The thing is the Japanese players HAVE NOT payed their dues. Paying your dues is playing the the major leagues. The Japanese leagues are in essence a minor league, roughly equivalent to Triple-A. Triples-A can't just just sign with whoever they want right.

Also, though baseball is a business, it is unlike most "normal" businesses. In an normal business environment, say shoemakers, there are competing companies. They are always trying to outsell each other and having a competitor go out of business is a postive for the other owners. This is not the case in baseball. The financial health of every team is linked to the others. Teams are selling major league baseball no tYankee baseball or Giants' baseball. If you doubt this just have the Yankees play 162 intra-squad games and see how many people show up. Thus, by having the lesser teams first access to the best Japanese talent will help all the teams.
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Postby Yikes » Mon Dec 01, 2003 6:29 am

[quote="LCBOY"]
The thing is the Japanese players HAVE NOT payed their dues. Paying your dues is playing the the major leagues. The Japanese leagues are in essence a minor league, roughly equivalent to Triple-A. Triples-A can't just just sign with whoever they want right.
[/quote]

Since when has a “triple-A” player came to the major leagues in their “rookie” year to win the AL MVP a la Ichiro? Since when has a “triple-A” player had to win 7 batting titles in the “minor” leagues before coming to the major leagues? ;-7

[quote="LCBOY"]
Also, though baseball is a business, it is unlike most "normal" businesses. In an normal business environment, say shoemakers, there are competing companies. They are always trying to outsell each other and having a competitor go out of business is a postive for the other owners. This is not the case in baseball. The financial health of every team is linked to the others. Teams are selling major league baseball no tYankee baseball or Giants' baseball. If you doubt this just have the Yankees play 162 intra-squad games and see how many people show up. Thus, by having the lesser teams first access to the best Japanese talent will help all the teams.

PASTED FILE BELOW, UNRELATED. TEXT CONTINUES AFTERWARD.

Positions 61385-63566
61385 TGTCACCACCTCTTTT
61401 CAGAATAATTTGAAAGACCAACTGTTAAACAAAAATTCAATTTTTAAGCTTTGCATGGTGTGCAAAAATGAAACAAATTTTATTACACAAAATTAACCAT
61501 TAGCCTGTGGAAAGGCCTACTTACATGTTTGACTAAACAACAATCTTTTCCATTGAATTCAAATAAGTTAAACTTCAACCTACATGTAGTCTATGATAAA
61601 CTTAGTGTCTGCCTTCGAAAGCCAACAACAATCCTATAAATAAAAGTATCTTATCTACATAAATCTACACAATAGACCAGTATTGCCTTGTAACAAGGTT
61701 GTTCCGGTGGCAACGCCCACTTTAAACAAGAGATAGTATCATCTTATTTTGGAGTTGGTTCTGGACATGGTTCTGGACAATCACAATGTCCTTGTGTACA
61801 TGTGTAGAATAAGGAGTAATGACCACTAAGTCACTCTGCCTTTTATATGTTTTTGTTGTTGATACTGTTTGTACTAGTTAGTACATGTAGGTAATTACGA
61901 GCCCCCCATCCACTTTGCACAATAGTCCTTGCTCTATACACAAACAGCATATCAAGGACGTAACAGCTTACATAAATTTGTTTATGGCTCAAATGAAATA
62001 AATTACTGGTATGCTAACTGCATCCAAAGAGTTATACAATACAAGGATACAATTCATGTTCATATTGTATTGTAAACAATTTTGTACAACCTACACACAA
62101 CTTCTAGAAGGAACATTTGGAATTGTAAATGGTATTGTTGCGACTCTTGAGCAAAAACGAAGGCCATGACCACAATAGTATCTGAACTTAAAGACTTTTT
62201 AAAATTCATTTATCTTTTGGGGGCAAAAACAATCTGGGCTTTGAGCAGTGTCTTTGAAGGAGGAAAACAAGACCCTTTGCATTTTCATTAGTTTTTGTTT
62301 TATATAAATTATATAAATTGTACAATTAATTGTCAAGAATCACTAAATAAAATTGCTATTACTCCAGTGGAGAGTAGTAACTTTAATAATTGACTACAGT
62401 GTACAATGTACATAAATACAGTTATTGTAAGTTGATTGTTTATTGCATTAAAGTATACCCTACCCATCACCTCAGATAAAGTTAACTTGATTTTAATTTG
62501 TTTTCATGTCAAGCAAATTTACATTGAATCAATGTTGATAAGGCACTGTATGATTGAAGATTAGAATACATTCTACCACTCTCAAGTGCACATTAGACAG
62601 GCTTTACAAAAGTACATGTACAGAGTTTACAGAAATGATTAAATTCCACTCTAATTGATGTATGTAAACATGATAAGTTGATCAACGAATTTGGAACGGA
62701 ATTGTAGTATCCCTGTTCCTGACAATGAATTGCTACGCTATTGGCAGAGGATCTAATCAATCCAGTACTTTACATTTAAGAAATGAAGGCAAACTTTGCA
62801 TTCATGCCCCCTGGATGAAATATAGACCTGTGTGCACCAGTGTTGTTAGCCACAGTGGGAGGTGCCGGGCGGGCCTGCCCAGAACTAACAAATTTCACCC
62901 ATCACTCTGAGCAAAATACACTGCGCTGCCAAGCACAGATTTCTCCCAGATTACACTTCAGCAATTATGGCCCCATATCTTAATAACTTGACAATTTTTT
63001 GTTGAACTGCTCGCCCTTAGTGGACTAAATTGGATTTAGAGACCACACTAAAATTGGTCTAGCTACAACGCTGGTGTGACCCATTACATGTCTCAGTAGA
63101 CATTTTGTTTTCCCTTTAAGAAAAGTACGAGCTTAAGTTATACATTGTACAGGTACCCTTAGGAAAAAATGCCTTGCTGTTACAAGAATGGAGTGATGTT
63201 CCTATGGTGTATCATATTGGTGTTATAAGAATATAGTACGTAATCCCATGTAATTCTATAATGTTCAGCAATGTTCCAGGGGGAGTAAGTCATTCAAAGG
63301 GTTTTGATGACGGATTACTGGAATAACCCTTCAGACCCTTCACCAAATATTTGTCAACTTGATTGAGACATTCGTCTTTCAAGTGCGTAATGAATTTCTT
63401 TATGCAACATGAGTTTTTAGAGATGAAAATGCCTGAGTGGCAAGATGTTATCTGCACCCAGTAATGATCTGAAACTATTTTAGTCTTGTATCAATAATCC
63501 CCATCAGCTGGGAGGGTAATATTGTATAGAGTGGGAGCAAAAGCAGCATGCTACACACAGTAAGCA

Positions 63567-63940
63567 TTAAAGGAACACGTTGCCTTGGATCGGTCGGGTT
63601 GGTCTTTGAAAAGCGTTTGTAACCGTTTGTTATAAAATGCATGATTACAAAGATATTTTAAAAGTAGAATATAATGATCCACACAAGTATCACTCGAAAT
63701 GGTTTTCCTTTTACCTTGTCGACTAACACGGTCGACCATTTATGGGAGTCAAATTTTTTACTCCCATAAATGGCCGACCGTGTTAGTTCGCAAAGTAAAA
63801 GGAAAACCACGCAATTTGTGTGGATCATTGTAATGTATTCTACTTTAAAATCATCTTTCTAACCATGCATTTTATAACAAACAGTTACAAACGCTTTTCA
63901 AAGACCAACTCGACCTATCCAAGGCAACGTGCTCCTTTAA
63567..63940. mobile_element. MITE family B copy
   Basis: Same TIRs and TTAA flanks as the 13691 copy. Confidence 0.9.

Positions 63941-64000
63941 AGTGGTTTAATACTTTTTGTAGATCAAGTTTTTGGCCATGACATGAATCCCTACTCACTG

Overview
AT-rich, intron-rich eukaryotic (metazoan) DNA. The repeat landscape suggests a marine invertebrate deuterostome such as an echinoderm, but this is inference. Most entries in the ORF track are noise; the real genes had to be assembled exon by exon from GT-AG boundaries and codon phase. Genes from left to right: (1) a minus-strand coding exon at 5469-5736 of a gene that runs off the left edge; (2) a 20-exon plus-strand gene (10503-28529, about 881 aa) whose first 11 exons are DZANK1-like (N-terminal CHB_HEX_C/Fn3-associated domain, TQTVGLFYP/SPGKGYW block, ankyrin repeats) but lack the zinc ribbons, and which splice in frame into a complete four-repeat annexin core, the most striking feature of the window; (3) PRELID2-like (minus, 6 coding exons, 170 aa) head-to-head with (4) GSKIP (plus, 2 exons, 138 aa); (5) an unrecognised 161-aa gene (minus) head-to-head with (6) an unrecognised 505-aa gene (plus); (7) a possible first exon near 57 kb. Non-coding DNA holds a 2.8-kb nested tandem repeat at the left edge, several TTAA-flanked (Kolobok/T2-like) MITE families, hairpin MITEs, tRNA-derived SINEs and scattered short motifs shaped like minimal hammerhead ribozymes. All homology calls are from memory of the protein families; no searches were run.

[/quote]

You’re now changing the subject from what I was talking about: market economy and being fair or unfair to Japanese baseball veterans. You are now talking about balancing team powers and nurturing a overall competitive environment in baseball.

I don’t believe it is in the Yankees' or the BoSox' or any teams’ business plan to ensure the continued success of baseball as an overall sport in the US. Each individual team’s primary concern is their personal survival and prosperity. Just the fact that each team is doing their best for their own individual prosperity is ensuring there is continued competition and exciting baseball in the US. How this relates to 162 intra-squad games eludes me. :-?

It leaves the fact to be true that all teams will do their best to harness the best talent available utilizing the resources that each team has. Of course the best teams will snag the best players and more likely than not produce better results. And this is market economy theory at work. ;-D

To have league policy dictate the small-market teams the right to draft overseas players that come from professional leagues is again, communism. :-o

American high-school players are drafted initially by teams and "nurtured" by MLB farm systems. To compare Japanese professional players and have them go through the same process as American high-schoolers is ludicrious. :-°
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Postby timkell » Mon Dec 01, 2003 6:40 am

It leaves the fact to be true that all teams will do their best to harness the best talent available utilizing the resources that each team has. Of course the best teams will snag the best players and more likely than not produce better results. And this is market economy theory at work.


Someone tell this to the Brewers.